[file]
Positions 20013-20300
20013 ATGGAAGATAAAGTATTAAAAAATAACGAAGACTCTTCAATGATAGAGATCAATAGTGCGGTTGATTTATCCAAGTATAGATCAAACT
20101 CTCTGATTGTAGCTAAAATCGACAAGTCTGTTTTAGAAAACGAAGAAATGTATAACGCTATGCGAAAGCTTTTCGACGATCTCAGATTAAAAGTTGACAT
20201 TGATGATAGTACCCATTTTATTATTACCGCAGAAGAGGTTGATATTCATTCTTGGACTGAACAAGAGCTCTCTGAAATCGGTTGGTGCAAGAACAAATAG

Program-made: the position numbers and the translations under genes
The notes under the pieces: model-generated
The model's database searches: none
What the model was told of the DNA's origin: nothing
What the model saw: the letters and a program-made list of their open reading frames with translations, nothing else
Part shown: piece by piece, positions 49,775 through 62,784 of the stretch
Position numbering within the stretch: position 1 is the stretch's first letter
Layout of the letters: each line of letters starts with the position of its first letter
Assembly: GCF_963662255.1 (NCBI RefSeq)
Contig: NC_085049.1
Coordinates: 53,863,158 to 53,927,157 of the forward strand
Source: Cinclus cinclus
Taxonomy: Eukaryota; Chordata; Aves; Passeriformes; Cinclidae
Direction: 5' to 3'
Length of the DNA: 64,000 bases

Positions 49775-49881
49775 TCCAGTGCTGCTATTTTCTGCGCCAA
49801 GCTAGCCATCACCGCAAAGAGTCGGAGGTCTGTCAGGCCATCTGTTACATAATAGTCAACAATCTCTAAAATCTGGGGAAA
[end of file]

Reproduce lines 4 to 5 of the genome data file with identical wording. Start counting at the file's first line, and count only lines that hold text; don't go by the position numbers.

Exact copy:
20201 TGATGATAGTACCCATTTTATTATTACCGCAGAAGAGGTTGATATTCATTCTTGGACTGAACAAGAGCTCTCTGAAATCGGTTGGTGCAAGAACAAATAG

Program-made: the position numbers and the translations under genes